I am a big fan of the phrase “explain it to me as though I was a fourth grader.” Legendary fund manager Peter Lynch used to say not to invest in an idea which couldn’t be illustrated with a crayon. At the risk of looking like an idiot, I admit that there are also times when I run across a great looking chart and then read about what the company does and while I may understand the basic concept I am happy it is something I don’t get paid to figure out.

I found a great looking chart in shares of Broadsoft Inc (BSFT) recently, so I checked to see what they do. Here is part of the description from the company – BroadSoft, Inc. provides software that enables fixed-line, mobile, and cable service providers to deliver voice and multimedia services over Internet protocol (IP) based networks My take is that it is a software company for communications. I think I could draw that with a crayon, or maybe not. Fortunately I don’t get paid to understand and explain the fundamentals of a business and I would certainly be a starving artist if I had to draw for a living.

My job is that of a trader and the job of a trader is to identify situations where it appears there is a reasonable chance of making money without taking too much risk exposure. All of my timing decisions are based on technical analysis. There is no more objective technique to determine a good risk reward ratio than to understand the actual supply and demand for the stock. We make money when our opinion of a stock is correct, not when our perception of their business is good or bad, the market doesn’t care what we think.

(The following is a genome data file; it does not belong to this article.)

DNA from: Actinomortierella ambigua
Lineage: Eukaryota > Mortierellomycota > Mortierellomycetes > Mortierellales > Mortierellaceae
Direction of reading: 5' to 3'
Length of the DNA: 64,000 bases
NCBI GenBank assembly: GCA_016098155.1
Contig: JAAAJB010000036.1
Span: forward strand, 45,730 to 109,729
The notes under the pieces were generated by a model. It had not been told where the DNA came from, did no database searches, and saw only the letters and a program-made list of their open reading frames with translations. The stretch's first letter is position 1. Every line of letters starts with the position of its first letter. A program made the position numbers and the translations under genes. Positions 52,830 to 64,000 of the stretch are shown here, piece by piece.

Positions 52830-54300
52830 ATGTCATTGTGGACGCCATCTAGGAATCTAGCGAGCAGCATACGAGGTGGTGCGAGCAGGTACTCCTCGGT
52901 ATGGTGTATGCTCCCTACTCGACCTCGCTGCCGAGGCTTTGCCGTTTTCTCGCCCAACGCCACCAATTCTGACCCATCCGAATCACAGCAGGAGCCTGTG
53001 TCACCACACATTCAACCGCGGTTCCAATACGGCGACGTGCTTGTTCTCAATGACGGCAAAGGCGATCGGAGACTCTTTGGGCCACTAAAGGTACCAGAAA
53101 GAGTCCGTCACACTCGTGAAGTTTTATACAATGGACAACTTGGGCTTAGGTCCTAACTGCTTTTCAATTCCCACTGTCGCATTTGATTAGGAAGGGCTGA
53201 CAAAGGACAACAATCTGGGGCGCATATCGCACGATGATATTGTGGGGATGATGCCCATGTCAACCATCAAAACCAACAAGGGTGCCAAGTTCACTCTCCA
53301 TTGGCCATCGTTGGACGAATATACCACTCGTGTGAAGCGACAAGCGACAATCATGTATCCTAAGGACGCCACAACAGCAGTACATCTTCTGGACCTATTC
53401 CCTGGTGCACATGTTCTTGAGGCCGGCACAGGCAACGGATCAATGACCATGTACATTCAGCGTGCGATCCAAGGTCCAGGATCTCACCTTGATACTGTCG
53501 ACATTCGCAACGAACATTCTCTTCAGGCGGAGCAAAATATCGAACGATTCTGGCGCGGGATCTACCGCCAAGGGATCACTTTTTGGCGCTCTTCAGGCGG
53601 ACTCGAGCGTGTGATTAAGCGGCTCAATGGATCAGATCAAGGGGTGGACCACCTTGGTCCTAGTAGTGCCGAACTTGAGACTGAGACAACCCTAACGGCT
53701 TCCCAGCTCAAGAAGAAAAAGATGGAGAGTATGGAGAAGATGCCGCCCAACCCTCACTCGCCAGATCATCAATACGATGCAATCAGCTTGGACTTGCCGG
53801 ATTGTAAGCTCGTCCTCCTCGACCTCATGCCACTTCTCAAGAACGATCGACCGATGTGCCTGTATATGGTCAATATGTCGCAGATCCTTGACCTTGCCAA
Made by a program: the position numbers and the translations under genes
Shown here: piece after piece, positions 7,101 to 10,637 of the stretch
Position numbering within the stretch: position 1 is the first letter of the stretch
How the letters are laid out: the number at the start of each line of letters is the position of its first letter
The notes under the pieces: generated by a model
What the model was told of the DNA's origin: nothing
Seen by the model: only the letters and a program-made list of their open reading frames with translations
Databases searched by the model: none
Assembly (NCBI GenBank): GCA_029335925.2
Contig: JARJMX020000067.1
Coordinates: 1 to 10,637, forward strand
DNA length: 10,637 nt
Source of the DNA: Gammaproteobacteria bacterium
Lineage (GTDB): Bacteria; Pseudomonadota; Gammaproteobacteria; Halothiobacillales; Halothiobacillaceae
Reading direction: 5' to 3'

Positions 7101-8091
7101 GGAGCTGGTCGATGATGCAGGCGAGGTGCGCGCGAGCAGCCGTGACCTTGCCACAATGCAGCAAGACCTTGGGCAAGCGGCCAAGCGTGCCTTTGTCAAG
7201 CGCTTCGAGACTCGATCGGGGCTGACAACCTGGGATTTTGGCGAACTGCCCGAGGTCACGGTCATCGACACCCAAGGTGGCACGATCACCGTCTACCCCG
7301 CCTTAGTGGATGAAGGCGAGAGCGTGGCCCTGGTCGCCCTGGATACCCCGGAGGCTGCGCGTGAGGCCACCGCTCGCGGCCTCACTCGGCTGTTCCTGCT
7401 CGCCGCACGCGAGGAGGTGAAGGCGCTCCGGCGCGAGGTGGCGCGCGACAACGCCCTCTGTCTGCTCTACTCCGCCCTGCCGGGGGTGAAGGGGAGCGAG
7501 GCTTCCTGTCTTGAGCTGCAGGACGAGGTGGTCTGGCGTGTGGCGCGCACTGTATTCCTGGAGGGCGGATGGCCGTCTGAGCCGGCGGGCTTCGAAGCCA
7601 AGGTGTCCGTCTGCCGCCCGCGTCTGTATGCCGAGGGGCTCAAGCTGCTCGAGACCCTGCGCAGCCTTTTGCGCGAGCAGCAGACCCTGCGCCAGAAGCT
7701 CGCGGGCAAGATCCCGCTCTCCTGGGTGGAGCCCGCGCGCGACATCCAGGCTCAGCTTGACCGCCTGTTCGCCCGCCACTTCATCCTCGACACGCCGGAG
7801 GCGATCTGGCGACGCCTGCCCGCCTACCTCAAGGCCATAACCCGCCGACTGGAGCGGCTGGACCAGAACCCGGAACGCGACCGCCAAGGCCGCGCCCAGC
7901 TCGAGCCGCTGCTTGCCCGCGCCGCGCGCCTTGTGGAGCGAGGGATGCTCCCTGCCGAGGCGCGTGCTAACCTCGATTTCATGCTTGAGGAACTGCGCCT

Broadsoft recently reported “record third quarter results”, earnings increased 375% from the same three month period in 2010 and revenues were up 60%. They went on further to say margins were close to record levels and that they had $192 million in cash and equivalents. Again, I am not a fundamental analyst but this all reads very bullishly. Technology stocks can be erratic and BSFT initially sold off hard, but recovered quickly and is now comfortably above the closing price of 36.41 just before the earnings were released on November 4. That which doesn’t kill the price action makes it stronger, but it also reveals the volatile nature of the stock, a risk worth knowing for determining the proper position size.

Read the rest of the story From SFO MAGAZINE HERE

The large short position could become a good source of demand if the stock breaks higher.